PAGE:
Opened in 1923, Indiana’s rustic theme park, Rose Island was a popular attraction for summer vacationers chasing after all manner of early 20th century fun, but the good times only lasted for a little over a decade when the park was destroyed by a flood, leaving today’s haunting ruins.
The area once known as “Fern Grove,” was already a popular recreation spot when entrepreneur David Rose purchased the land added some real attractions. Although the land is a peninsula, Rose renamed the area Rose Island to give it an air of exclusivity. Rose built a hotel, a swimming pool, and a wooden roller coaster in addition to a number of decorative flourishes. He also installed a tiny little zoo that held a wolf, some monkeys, and a bear named “Teddy Roosevelt.” People swarmed to the island in droves, arriving to the suspended foot bridge in their motor cars, or riding a steamboat to the “islands” shore.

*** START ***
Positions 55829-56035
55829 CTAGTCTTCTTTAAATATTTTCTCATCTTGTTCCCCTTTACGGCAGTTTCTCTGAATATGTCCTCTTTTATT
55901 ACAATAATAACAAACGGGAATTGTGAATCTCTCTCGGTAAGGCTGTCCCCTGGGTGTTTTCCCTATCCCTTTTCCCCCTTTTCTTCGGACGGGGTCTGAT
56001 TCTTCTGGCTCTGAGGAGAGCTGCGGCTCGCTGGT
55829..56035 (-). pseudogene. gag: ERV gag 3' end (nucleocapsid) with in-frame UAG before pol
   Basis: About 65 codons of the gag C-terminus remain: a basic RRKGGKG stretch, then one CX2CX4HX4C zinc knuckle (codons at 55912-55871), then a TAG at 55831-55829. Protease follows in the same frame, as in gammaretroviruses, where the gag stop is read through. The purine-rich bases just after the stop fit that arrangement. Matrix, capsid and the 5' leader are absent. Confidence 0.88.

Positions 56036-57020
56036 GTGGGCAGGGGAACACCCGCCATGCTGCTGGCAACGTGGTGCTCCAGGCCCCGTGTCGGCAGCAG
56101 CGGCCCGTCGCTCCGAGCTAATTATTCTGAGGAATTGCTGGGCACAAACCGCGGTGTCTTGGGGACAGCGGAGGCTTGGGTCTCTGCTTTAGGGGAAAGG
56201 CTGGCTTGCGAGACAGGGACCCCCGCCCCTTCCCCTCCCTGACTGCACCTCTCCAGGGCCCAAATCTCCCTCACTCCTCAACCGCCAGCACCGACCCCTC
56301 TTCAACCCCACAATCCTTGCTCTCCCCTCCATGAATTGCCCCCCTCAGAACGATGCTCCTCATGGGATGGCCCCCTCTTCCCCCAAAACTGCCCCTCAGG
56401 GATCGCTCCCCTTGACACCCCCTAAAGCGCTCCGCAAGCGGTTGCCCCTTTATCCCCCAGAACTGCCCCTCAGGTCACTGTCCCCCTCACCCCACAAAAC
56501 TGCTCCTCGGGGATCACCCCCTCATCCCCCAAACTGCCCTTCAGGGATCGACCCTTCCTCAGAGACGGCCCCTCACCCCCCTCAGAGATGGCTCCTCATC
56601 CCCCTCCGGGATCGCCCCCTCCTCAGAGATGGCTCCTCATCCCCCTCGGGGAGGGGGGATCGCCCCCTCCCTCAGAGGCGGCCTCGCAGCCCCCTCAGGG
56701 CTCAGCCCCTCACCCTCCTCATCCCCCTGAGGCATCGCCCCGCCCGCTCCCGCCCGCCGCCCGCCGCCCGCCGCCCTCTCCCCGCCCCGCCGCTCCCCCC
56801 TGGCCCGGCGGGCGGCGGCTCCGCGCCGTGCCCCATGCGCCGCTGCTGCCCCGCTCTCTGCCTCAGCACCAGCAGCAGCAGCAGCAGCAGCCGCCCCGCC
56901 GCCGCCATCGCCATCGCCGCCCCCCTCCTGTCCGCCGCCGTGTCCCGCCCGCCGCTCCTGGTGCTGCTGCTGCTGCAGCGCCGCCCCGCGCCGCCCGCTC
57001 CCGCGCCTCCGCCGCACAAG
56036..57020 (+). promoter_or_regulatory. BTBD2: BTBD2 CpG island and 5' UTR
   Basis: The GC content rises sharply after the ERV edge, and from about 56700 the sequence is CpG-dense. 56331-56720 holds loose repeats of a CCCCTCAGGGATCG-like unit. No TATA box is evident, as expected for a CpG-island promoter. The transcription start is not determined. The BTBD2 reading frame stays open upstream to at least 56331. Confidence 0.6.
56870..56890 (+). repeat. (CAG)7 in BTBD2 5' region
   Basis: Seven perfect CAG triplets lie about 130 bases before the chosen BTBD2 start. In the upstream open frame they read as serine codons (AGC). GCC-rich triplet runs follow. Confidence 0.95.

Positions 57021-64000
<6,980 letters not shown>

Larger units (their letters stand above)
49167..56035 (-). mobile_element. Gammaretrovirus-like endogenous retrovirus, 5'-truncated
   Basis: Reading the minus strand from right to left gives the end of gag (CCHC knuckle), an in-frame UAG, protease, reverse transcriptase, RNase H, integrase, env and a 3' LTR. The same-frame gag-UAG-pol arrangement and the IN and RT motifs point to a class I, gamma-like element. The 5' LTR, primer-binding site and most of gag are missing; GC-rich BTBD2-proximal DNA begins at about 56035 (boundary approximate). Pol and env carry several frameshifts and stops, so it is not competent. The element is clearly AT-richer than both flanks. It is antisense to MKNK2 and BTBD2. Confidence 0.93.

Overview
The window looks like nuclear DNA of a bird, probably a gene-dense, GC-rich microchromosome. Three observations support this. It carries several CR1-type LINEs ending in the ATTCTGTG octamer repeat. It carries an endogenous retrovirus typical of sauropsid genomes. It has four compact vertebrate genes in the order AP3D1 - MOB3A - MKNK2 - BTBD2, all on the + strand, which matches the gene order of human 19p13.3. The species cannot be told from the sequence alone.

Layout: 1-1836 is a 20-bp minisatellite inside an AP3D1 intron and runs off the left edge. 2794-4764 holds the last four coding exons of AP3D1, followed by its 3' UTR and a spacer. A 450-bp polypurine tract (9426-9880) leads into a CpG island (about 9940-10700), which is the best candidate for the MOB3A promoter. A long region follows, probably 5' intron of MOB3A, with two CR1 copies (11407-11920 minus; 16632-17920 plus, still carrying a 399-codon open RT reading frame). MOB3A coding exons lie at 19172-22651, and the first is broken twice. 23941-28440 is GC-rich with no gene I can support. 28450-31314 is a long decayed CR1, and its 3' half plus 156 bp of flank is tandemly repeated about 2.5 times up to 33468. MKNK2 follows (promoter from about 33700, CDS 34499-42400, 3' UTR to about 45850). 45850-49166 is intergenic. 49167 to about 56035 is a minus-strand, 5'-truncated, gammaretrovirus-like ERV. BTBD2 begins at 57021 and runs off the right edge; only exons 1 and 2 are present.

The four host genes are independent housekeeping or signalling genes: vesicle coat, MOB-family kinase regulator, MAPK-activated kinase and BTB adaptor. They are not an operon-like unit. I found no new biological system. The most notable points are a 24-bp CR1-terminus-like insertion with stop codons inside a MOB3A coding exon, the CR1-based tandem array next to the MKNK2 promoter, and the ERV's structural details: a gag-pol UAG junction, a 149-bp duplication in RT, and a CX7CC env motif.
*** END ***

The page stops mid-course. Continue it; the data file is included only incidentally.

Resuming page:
Not even the economic downturn of The Great Depression hurt the booming Rose Island business. It was not until the Ohio River Flood of 1937 that the amusement park was finally abandoned. The flood drowned the facilities in 10 feet of water, and by the time they receded, the damage was too great to salvage and the site was abandoned.
Today all that remains of Rose Island are the stone struts of its former footbridge, the swimming pool (which has held up remarkably well over the decades), and the crumbling remains of a stone fountain. After the original foot bridge collapsed, access to the grounds was restricted, but a new bridge was recently transplanted that allows access to the ruins.